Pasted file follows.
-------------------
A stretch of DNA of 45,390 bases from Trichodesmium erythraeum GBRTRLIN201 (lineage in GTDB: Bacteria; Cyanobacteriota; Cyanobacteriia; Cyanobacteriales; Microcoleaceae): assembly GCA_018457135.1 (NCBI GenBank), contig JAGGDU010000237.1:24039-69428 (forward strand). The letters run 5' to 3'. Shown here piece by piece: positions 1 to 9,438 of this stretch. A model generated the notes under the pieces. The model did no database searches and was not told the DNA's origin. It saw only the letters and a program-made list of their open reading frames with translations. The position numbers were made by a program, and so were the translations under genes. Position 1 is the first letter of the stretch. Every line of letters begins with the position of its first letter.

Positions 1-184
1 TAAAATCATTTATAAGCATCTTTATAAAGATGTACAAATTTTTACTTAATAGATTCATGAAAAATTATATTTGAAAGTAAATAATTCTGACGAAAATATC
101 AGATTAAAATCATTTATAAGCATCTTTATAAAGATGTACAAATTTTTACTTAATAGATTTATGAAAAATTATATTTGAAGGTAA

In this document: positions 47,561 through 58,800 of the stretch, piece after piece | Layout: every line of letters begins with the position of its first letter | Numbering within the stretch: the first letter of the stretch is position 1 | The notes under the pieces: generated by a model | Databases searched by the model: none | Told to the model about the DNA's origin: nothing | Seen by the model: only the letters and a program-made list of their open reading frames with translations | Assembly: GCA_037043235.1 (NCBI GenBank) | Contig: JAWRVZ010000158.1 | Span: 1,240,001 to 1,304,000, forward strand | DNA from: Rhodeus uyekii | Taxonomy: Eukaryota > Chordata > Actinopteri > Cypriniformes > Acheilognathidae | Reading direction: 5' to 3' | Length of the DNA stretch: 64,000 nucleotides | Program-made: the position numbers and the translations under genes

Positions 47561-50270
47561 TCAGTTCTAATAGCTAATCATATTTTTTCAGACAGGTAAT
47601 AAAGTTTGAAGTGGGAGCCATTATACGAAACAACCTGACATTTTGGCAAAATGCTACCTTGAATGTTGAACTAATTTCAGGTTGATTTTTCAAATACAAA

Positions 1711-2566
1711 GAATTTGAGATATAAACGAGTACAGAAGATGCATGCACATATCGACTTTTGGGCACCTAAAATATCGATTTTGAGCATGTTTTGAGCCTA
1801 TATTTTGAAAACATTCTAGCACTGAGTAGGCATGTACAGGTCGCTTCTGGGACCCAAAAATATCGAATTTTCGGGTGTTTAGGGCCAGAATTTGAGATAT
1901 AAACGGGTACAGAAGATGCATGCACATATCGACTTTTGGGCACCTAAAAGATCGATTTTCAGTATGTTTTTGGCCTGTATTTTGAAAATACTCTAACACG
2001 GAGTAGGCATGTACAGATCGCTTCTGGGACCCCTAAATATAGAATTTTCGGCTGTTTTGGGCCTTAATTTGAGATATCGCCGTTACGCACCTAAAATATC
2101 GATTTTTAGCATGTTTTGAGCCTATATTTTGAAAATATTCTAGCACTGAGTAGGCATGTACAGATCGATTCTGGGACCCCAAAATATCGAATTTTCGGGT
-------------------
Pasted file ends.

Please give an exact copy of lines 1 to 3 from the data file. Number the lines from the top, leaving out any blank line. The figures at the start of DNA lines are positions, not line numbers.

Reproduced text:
A stretch of DNA of 45,390 bases from Trichodesmium erythraeum GBRTRLIN201 (lineage in GTDB: Bacteria; Cyanobacteriota; Cyanobacteriia; Cyanobacteriales; Microcoleaceae): assembly GCA_018457135.1 (NCBI GenBank), contig JAGGDU010000237.1:24039-69428 (forward strand). The letters run 5' to 3'. Shown here piece by piece: positions 1 to 9,438 of this stretch. A model generated the notes under the pieces. The model did no database searches and was not told the DNA's origin. It saw only the letters and a program-made list of their open reading frames with translations. The position numbers were made by a program, and so were the translations under genes. Position 1 is the first letter of the stretch. Every line of letters begins with the position of its first letter.

Positions 1-184
1 TAAAATCATTTATAAGCATCTTTATAAAGATGTACAAATTTTTACTTAATAGATTCATGAAAAATTATATTTGAAAGTAAATAATTCTGACGAAAATATC